A simple guide to horse packing

25 June 2010 by Emma

woman getting a large model horse out of a box

Getting Biscuit the horse ready for his photo opportunity!

Yes, you have read the title correctly! Here in the Ethnology department we are busily packing lots of objects ready for them to have their photographs taken, before they go on display in the Global City gallery of the Museum of Liverpool.

This isn’t always as easy as it sounds. One of the more tricky objects I’ve had today has been a large brightly decorated enamel horse, which is almost 1 metre long. The horse has a detachable mane (which looks a little bit like a toupe) and tail that all needed packing together to ensure it looks its best in front of the cameras. It turns out there is more than one way to pack a horse, but I decided on a nice simple solution of strapping the horse into a box, making sure it can’t move about while its being transported. You could say, it will be travelling in its own handmade horsebox. Read more…

Youth Volunteers Achieve Bronze Arts Award

3 June 2010 by volunteer

The Volunteers Team would like to send out congratulations to several of our youth volunteers who each passed their Bronze Arts Award last week.

The group of 12 young people (aged 16-25) have all volunteered as part of our Discovery Volunteers project based at World Museum. During this time they met with visitors on gallery and chatted about handling objects, having received lots of prior training from curatorial and education staff.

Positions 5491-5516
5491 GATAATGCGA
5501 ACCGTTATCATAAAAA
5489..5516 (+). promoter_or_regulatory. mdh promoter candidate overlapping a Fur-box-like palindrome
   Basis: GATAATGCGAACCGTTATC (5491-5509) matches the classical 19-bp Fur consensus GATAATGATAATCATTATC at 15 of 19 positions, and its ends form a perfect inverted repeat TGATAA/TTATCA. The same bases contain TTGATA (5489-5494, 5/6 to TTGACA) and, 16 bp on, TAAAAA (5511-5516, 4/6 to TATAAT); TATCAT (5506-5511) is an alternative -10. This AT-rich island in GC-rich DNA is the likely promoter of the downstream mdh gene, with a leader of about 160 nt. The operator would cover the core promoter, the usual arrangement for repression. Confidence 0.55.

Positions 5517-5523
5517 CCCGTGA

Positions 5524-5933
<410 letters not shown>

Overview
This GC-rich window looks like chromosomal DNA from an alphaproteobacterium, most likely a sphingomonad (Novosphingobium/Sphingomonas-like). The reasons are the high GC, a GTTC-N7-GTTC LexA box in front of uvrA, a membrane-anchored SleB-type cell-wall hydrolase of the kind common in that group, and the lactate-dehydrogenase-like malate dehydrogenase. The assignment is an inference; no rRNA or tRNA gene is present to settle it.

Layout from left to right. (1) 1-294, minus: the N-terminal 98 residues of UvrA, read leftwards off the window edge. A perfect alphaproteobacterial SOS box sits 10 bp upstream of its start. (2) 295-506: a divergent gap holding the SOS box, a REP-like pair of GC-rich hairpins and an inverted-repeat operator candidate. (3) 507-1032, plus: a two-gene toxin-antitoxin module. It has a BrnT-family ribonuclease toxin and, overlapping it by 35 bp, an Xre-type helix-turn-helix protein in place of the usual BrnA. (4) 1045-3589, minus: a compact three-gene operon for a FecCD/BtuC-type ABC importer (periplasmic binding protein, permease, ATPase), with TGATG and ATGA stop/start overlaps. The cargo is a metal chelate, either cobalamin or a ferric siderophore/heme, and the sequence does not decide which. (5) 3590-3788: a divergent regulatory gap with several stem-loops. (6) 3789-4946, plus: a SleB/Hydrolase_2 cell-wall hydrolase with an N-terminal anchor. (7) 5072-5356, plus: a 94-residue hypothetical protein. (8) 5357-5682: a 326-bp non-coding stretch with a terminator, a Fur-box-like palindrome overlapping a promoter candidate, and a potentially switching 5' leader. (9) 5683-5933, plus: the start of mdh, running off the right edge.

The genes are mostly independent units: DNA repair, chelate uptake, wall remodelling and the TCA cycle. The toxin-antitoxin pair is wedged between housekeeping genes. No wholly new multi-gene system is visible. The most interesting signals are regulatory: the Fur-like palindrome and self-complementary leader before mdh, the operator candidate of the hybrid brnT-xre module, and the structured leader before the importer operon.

Our volunteers also attended several Arts Award sessions run by the Volunteers team, including a visit to Plantastic and writing up a project about their Arts Hero or Heroine. Read more…

Volunteers went WILD! at World Museum

19 May 2010 by volunteer

A few weeks back, during the Easter holidays, our wonderful team of Discovery Volunteers were on hand in the World Cultures Gallery at World Museum.

Each of the 24 youth volunteers underwent thorough training with curatorial and education teams and then put their knowledge to good use on gallery with interesting and engaging handling objects.

Our Discovery Volunteers had a brilliant time meeting with thousands of visitors and chatting to them about unusual objects, including Japanese netsuke and Arctic snow goggles. Volunteers provided information on what the object was used for and also the natural material it had been made from. This interest in natural resources is a key feature to reflect the Wild Wild World programme of events at World Museum to support the International Year of Biodiversity. Read more…

History of World Museum Liverpool

6 May 2010 by Kay C

Thursday 6 May is the day people have been talking about all across Liverpool: it’s the day our public lecture series features the history of World Museum Liverpool.

Liverpool’s Museum – The First 150 Years is the first of three great talks lined up for this afternoon’s session. Presented by our Executive Director of Collections, John Millard, the event starts at 2pm in the Treasure House Theatre, World Museum, and is part of our celebrations in the museum’s 150th anniversary year. Read more…

Something for Thursdays

21 April 2010 by Kay C